Cartons of eggs, sticks of butter, and bags of flour are neatly arranged on the shelves of the mobile food bank — a cargo van equipped with a refrigeration unit to keep perishable goods at a consistent temperatures. There are repurposed recycling bins for bread, fruit and vegetables, and yellow milk crates filled with jars of peanut butter and cans of soup.
It’s the latest project of the Lakes District Food Bank — an initiative that’s meant to bring food to people struggling with poverty in rural areas surrounding Burns Lake.
The van was purchased with the support of some large charitable organizations. But now money is needed to keep it running.
Gratitude for service
“It’s all about access,” said Scott Zayac, executive director of the Lakes District Family Enhancement Society (LDFES), which runs the food bank.
The LDFES officially launched the mobile service on May 8, as part of a spring celebration at the food bank’s Centre Street location, which featured a community barbecue.
People experiencing poverty in far-flung locations face a special set of circumstances, having to improvise to get a ride into Burns Lake during the weekly distribution that happens between 10 a.m. and 1 p.m. on Tuesdays.
People often pay $20 for a one-way lift into Burns Lake from the ferry landing — a high price for people already struggling with poverty — while others take their chances hitchhiking, he said.
“That’s $20 that most people don’t have or can’t afford to spend on transportation,” said Zayac.
The vehicle itself is a Dodge Ram 3500 ProMaster cargo van with a six-cylinder gas engine.
It’s equipped with a refrigeration unit for the cargo area, which is lined with shelves built by Bruce Martens, a woodworker and retired millwright, who also serves as the volunteer driver.
He said it makes sense to centralize deliveries, rather than having a dozens of people travelling into Burns Lake.
And he said that people in communities such as Granisle have been astonished with the new service since it began last month. “The people are so grateful,” she said.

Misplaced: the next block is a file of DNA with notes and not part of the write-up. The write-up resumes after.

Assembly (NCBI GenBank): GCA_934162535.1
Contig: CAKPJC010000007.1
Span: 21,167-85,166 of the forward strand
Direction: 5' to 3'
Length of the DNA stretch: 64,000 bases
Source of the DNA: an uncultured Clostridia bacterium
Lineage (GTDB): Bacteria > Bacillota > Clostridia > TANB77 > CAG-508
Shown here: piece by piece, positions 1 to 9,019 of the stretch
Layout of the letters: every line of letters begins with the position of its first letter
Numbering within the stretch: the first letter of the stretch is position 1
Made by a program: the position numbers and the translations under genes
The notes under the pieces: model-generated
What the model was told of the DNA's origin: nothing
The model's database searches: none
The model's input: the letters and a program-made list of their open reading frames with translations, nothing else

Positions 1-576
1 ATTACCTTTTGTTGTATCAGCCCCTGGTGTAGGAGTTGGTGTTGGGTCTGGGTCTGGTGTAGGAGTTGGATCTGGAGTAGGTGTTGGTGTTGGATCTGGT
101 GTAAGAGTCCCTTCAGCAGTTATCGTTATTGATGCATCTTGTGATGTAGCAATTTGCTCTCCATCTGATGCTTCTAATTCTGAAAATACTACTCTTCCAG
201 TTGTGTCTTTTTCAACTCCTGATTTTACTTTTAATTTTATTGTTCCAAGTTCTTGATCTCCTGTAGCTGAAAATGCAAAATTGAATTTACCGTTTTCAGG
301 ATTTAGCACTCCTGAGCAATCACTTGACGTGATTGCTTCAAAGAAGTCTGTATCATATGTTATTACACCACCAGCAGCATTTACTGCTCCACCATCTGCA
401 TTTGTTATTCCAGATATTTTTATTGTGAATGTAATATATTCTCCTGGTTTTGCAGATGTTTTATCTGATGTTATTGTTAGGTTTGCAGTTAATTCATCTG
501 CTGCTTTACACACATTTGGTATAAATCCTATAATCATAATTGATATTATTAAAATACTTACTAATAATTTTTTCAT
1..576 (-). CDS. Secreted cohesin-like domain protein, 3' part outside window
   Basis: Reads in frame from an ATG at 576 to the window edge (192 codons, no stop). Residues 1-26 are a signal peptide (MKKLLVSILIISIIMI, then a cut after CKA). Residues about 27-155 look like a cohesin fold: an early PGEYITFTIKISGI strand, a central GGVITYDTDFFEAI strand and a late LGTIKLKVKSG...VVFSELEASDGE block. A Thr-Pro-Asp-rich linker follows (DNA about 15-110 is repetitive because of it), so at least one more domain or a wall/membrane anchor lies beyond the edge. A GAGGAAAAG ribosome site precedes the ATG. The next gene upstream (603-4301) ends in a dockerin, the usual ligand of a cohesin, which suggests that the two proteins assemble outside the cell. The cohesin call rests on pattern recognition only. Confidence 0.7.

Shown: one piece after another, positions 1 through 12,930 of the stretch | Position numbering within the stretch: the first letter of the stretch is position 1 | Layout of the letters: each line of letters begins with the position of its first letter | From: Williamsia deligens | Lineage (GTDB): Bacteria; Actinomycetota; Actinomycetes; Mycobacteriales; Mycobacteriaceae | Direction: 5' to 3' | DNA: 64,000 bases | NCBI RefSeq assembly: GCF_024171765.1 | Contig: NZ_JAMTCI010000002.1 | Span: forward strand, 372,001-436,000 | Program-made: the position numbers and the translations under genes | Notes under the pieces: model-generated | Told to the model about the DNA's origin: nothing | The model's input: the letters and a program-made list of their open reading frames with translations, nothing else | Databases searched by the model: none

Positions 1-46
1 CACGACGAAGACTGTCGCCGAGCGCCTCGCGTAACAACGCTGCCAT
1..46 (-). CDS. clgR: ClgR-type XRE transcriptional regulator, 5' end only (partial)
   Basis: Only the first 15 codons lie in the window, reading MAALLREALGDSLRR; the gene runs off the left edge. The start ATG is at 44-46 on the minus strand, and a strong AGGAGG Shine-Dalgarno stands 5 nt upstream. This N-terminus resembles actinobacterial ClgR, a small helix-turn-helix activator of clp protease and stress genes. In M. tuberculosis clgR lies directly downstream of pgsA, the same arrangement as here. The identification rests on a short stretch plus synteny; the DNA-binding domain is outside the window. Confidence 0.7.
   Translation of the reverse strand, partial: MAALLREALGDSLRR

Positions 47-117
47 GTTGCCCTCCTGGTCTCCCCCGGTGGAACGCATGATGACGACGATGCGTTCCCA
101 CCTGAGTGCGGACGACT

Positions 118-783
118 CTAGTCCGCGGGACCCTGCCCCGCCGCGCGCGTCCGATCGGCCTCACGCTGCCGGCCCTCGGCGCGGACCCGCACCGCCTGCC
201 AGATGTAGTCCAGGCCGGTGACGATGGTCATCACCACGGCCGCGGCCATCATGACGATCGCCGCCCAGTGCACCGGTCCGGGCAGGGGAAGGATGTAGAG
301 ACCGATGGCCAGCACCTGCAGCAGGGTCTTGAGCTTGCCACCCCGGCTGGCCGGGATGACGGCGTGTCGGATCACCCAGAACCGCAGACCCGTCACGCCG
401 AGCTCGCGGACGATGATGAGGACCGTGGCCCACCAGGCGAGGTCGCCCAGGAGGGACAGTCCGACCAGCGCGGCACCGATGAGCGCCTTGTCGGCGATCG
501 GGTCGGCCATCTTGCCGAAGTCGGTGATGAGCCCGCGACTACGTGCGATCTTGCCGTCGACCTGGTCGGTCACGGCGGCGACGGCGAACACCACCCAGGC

But he added that some people, including those living in smaller First Nations settlements on the Southside, may have trouble getting to central locations such as Grassy Plains.
Since the beginning of April, the van has made deliveries every other Wednesday, alternating between communities south and west of Burns Lake.
Last month, there were two deliveries to Topley, Granisle and Tachet that served 64 individuals from 45 families during one April 18 delivery.
The van has also travelled twice to the Southside in April, providing food to 29 people from 16 families in Southbank and Grassy Plains on April 11.
The program is in a trial phase, it may expand if needed to include locations such as Endako, east of Burns Lake, or to make weekly deliveries, said Zayac.
Candice Little, the program administrator for the Lakes District Food Banks stressed people are welcome to send feedback about the schedule and location of deliveries.
“Our schedule is just in draft form right now,” she said, noting that people working for minimum wage often struggle with poverty but have trouble accessing services because they work full-time. “Our intention is to support people,” she said.
More reliable source of food
There’s also a food share program coordinated by Lakes Literacy that delivers food to the Southside, with food that comes from Save-On-Foods — formerly Overwaitea — and is delivered using the Words On Wheels (WOW) bus, a former school bus that serves as a library on wheels, in partnership with the Burns Lake library.
But the mobile food bank will help fill the gaps in that service, said Jennifer Peterson, who coordinates the food share program. “I think it’s fantastic,” she said, noting that food deliveries are only made using the WOW bus when donations are available at the grocery store.
That means that people wanting a loaf of bread sometimes go home empty handed — and she hopes the mobile food bank will be more reliable. “I’m sure it gives people some peace of mind, to have that security,” she said.
Rick Pooley, one of the board members of the LDFES, also said the refrigerated van is also better equipped for food deliveries. “A school bus isn’t set up to pack food,” he said. Zayac added that the pantry-style van provides more choice — people can select the food items they need and want.
Operating funds needed
The van is worth $60,000 and was purchased with funds from two organizations representing food banks — Food Banks BC and Food Banks Canada — and the Walmart Foundation, the charity wing of the multinational retail corporation.
But now a steady source of funding is needed to keep the program operating — that means paying for costs like gas, insurance and maintenance.
The driver is a volunteer — and indeed the food bank runs largely on volunteer energy, said Zayac. But the food bank hopes to make the van driver a staff position.
But all of that costs money, and the LDFES has estimated that with a paid driver, it will cost roughly $10,000 to make two deliveries a month in both directions — west and south — including the costs of food. “We need ongoing operational funding,” said Zayac.